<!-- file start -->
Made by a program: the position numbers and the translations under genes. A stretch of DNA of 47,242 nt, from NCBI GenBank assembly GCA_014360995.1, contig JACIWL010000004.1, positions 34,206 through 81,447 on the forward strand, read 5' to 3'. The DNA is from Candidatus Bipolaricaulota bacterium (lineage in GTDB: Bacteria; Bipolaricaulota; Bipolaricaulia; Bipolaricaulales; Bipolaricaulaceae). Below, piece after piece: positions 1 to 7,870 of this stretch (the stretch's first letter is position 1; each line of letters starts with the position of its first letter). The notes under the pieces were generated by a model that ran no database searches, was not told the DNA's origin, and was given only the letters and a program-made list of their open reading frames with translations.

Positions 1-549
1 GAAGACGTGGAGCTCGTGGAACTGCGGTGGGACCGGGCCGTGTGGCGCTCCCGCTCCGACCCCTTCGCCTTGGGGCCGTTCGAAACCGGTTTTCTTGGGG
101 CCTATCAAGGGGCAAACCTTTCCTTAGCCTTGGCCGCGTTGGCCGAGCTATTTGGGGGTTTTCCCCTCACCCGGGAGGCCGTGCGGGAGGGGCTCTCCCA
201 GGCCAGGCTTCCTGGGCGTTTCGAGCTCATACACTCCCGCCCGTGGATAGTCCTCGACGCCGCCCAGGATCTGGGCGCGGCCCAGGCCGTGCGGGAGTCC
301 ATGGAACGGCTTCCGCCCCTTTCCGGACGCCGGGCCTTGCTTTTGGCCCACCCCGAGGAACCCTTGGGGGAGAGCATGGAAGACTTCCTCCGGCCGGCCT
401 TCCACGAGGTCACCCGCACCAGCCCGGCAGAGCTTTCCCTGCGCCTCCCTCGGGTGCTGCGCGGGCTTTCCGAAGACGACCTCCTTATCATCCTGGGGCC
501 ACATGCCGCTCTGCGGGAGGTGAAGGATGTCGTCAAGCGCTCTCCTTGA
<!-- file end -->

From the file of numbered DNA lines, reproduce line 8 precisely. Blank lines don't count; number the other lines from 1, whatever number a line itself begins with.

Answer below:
501 ACATGCCGCTCTGCGGGAGGTGAAGGATGTCGTCAAGCGCTCTCCTTGA